Elias called fire from heaven upon the captains, but the disciples were soundly rebuked for a preposterous imitation of his act, who had not his spirit,—‘Ye know not what spirit ye are of.’ Pray thou for vengeance against all the implacable enemies of God, and leave him to direct thy arrow to its mark. Ahab was hit, though the arrow was shot at a venture. Prayers are sorted in heaven before their answer returns. Some of those emperors for whom the church in the primitive times prayed, yet proving implacable enemies to God and his people, felt the weight of those imprecations which, in general, they put up against the adversaries of the truth.

The Glory of God Should Be the Principle Aim

Fourthly, In praying against the implacable enemies of God and his church, the glory of God should be principally aimed at, and vengeance implored on them in order to advance that… The saddest consequence which attends the success of God’s enemies in the world is their pride and blasphemy against him, his truth, and church. Then they belch out their horrid blasphemies against Heaven, then they mock the poor saints, while they say unto them, ‘Where is now your God?’ But when God takes to himself power and strength, and confounds these, by bringing destruction upon their heads in ‘the midst of their wicked enterprises; when he recoils their own plots upon themselves, making them go off like a pistol in their pocket, to procure their own death and ruin; now the reproach is taken off, and they have an answer given home to their question, ‘Where is now your God?’ He is at their throat, with his sword of vengeance vindicating his glorious name upon them… This exaltation of the glorious name of God, every saint doth and should aim at in the prayers wherein he imprecates vengeance: ‘Let them be confounded and troubled for ever; yea, let them be put to shame, and perish; that men may know that thou, whose name alone is JEHOVAH, art the most high over the earth,’ Psa. 83:17.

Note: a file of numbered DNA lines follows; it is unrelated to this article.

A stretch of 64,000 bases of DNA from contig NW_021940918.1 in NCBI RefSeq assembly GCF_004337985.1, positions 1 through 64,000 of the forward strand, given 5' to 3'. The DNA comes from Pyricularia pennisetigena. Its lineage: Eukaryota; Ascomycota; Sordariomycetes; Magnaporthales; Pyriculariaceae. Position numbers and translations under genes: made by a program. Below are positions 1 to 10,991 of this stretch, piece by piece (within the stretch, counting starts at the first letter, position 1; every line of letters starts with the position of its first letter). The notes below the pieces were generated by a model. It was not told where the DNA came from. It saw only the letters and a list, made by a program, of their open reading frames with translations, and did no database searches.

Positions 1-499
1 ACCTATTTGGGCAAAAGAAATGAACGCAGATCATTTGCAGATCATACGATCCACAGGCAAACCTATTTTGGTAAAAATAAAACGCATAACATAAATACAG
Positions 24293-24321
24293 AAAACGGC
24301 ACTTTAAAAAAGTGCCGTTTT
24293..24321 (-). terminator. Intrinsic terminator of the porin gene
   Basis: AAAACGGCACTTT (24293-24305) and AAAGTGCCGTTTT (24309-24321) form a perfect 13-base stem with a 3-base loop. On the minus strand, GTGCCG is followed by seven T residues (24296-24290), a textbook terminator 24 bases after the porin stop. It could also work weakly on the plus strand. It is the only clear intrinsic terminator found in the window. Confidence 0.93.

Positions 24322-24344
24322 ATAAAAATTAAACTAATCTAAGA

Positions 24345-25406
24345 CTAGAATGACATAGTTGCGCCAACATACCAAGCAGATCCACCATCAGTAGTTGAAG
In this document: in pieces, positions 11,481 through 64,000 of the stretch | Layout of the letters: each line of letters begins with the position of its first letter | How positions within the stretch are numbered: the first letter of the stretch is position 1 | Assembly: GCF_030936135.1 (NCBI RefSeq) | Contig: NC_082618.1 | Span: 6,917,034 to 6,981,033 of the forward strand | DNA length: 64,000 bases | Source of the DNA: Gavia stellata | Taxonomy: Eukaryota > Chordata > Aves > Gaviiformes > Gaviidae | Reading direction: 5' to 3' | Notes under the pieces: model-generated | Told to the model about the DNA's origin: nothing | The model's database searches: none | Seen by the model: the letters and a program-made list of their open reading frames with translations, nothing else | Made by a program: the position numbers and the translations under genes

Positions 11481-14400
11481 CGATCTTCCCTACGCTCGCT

Next time I’d like to wrap up with Gurnall’s warning to a would-be Balaam. It’s a bracing warning for sure.


[1] Frederic Henry Chase, Chrysostom: A Study in the History of Biblical Interpretation (Cambridge; London: Deighton Bell and Co.; George Bell and Sons, 1887), 49.

[2] Origen, however, interpreted this as a strict prophecy. It’s still not an adoption of the imprecation for use against his own personal enemies, but an interesting, if alternate, view nonetheless.

[3] Frederic Henry Chase, Chrysostom: A Study in the History of Biblical Interpretation (Cambridge; London: Deighton Bell and Co.; George Bell and Sons, 1887), 54–55.

[4] William Gurnall and John Campbell, The Christian in Complete Armour (London: Thomas Tegg, 1845), 728.